Cell movement between locations, usually in response to a mechanical or chemical signal, is known as cellular migration. It is essential for an extremely wide variety of organic processes, from ongoing biological maintenance (i.e., tissue repair) to developmental (i.e., embryogenesis).
It is possible to measure the net migration and rate of migration for cellular populations in vitro by utilizing a cell migration assay. This helps the user to gain an understanding of numerous bioorganic mechanisms.
In order to study various bioorganic processes, Platypus Technologies provides powerful cell migration assays.
The cell exclusion-zone migration assays have real-time monitoring capabilities and high flexibility so that they adhere to the stringent requirements of expert users in numerous application areas, from pharmaceuticals to academia.
This article will outline the basic principles of cell migration assays in more detail, with a focus on exclusion-zone technologies.
Image Credit: Platypus Technologies, LLC
Cell Migration Assays: Basic Working Principles
Generic cell-based assays are employed to analyze and quantify various cellular functions, which include cell signaling and proliferation. The suitable assay is determined by specific test objectives and the application.
For example, studies into metastasis usually employ a Boyden Chamber to monitor the adhesion of invading cells to a semi-permeable membrane seeded with an extracellular matrix (ECM) protein mixture prior to detaching cells from the plate well with a suitable buffer and quantifying the total number of cells present.
This configuration is ideal for screening the efficacy of pharmacological compounds in cancer treatment and for evaluating the migration of tumor cells into healthy tissue via degradation of extracellular macromolecules.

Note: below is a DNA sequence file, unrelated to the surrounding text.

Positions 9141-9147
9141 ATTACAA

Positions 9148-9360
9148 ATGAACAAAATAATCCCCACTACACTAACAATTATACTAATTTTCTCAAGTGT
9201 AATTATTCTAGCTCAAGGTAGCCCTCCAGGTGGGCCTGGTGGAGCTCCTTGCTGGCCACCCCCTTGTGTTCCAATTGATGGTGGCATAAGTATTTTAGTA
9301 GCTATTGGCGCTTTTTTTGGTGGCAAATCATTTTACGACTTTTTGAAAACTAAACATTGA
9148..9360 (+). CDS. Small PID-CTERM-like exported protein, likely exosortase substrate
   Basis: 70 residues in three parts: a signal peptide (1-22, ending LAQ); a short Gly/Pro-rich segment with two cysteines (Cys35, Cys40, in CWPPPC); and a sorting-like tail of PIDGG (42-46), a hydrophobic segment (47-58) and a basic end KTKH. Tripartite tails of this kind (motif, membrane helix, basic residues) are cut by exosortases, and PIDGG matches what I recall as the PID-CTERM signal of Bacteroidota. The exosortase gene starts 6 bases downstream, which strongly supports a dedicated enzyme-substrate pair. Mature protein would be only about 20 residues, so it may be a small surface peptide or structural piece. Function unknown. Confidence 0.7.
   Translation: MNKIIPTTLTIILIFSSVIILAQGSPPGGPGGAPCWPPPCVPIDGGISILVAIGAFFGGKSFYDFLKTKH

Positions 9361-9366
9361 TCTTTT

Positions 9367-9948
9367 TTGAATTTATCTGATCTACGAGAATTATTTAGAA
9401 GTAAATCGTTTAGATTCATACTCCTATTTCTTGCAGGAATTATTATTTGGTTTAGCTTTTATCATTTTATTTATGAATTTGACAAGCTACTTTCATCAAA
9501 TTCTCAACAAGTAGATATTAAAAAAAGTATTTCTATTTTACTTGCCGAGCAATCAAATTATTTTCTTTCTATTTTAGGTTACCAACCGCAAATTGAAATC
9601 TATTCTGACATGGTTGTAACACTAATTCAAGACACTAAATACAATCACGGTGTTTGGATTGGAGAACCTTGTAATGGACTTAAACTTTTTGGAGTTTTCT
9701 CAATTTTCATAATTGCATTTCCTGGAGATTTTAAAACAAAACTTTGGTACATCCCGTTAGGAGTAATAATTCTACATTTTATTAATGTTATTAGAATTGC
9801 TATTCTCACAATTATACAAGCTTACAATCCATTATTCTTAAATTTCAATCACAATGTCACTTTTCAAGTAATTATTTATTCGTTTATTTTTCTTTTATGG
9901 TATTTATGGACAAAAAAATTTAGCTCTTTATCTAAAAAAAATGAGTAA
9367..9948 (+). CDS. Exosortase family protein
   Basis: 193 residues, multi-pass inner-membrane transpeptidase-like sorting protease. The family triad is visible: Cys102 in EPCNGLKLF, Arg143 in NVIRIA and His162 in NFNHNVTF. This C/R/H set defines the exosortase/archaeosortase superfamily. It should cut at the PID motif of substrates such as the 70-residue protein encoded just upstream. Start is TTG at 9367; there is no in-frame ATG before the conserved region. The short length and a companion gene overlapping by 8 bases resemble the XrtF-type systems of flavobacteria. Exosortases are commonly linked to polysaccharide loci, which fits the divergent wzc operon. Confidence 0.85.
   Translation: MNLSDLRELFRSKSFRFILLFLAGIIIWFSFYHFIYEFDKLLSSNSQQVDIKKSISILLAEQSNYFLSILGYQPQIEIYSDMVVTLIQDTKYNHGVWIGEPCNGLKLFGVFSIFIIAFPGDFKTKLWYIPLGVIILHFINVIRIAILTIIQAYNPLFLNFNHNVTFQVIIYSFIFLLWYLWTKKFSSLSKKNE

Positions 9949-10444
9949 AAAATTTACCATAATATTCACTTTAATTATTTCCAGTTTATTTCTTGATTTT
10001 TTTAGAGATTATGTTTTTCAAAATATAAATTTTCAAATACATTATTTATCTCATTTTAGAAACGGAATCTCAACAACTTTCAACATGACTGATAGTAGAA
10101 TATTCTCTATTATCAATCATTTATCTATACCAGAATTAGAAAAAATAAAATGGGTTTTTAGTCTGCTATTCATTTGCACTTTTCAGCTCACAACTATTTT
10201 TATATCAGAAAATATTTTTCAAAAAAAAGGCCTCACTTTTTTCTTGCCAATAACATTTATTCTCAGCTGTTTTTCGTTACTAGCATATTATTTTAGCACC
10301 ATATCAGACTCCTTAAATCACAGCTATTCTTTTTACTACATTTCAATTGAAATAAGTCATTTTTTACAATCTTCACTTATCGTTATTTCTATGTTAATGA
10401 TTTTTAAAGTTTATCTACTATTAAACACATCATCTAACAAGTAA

Also known as the transwell assay, the conventional Boyden Chamber has benefits and drawbacks. It is a well-established analytical technique and so it is easy to implement at comparatively low costs. Yet, migration results can conflict with invasion data as in vitro transwell models have poor physiological relevance.
Side view of Oris™ 3D Embedded Cell Invasion assay plate throughout the assay setup. Image Credit: Platypus Technologies, LLC
Another popular method that is used to quantify the rate of/net total cellular migration is cell exclusion migration. It is performed by creating a cell-free zone in a sample well and seeding the area around this circular area with sample cells. A removable physical stopper or a soluble gel may be used to create the exclusion zone, depending on the technique.
The gel dissolves, or the physical stopper is removed to enable cell migration into the exclusion zone after the seed cells have adhered to the well. High throughput screening tools are then employed to look at the detection zones as cells from the periphery migrate inwards.
Cell Exclusion-Zone Migration Assays from Platypus Technologies
The exclusion-zone technique is ideal for identifying cell migration inhibitors and promoters in drug discovery, cancer research and wound healing applications, to name a few. Platypus Technologies have used their expertise for the development of advanced exclusion-zone cell migration assays for the highest possible quality results.
Instead of the exclusive end-point analysis associated with transwell technology, Platypus Technologies strives for the acquisition of real-time data collection in terms of cell migration versus time. Their high-performance cell migration assays are created to give the user total confidence in their results.
This information has been sourced, reviewed and adapted from materials provided by Platypus Technologies, LLC.
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